Ice creates arguably the most dangerous wintertime condition to pedestrians and drivers. It can be surprising to see the difference in public reaction to a “major” snowstorm compared to a “minor” icing event. In the days leading up to a major snowstorm, the media coverage is non-stop. The behavior of the public clearly changes significantly compared to a normal day, once the event arrives. Schools are cancelled, businesses close, and employees work from home. Therefore, roads tend to be very quiet during these events, limiting the number of incidents that occur. In contrast, minor events that produce a coating of ice don’t necessarily result in the same level of response as a major snowstorm. Schools may close and some employees may work from home. However, many people continue their daily routine as normal, likely because it just does not look that bad outside.
While major snowstorms are dangerous, it is these minor icing events that can result in the most treacherous conditions. This happens due to a number of factors: more people out and about, less care when traveling since it doesn’t look as bad, and ultimately, reduced traction with ice. These events can result in considerably more slips, falls, and car accidents. While I can think of many of these icing events, one that stands out the most is January 18, 2015.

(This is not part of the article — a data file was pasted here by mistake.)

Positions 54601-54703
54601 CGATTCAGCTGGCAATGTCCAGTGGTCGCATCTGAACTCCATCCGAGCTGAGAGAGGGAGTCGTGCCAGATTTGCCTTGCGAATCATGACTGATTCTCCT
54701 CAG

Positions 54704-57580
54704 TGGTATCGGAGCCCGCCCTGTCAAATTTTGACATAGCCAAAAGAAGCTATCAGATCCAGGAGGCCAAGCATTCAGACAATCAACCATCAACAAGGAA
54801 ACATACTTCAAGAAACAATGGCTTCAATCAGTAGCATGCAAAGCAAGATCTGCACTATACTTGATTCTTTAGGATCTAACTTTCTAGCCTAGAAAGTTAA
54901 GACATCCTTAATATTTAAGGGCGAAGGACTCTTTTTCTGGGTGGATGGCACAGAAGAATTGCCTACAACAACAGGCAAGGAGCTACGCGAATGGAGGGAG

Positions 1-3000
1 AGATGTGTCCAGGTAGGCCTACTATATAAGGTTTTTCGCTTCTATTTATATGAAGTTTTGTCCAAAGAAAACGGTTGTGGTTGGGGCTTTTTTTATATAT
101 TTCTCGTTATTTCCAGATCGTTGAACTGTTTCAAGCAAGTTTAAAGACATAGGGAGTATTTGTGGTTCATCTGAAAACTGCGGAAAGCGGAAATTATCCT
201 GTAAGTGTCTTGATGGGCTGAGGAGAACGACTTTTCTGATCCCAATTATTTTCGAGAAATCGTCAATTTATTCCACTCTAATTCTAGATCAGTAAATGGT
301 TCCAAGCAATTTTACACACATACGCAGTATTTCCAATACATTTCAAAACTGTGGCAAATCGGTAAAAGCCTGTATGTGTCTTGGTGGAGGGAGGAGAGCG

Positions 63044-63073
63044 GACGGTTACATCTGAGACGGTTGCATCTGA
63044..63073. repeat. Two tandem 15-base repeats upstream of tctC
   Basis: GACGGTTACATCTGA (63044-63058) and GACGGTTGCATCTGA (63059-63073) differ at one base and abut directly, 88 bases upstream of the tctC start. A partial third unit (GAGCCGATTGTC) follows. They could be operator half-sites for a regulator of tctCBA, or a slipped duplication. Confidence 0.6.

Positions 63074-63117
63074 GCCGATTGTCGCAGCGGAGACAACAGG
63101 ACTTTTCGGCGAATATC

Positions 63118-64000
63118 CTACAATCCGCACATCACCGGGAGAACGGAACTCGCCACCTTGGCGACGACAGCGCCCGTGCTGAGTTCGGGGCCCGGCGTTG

January 18, 2015 was one of the worst icing events in recent memory. Hazardous conditions from Boston to Baltimore developed that morning. Generally, only 0.1 inch or less of ice accumulated across the region. Still, that was enough to coat all surfaces with a glaze of ice. This occurred just around the time that people were starting their mornings. While this event resulted in countless incidents, it could’ve been much worse if it had occurred on a weekday rather than on a Sunday. One of the interesting details about this event was that the forecast from the day before predicted that a coating of ice was possible. That’s exactly what happened. However, what made this event especially bad was that many paved surfaces weren’t pretreated. The ground was also especially cold. This caused the light icing to turn most surfaces into a skating rink.
This event was an important reminder that the amount of precipitation is not the determining factor for a major event. We should never let our guard down, even for icing events that may only produce a coating of ice. It is events like these that can result in some of the most dangerous outcomes. Our weather experts will provide you with an understanding of how significant an event was, and how that relates to the incident in question.
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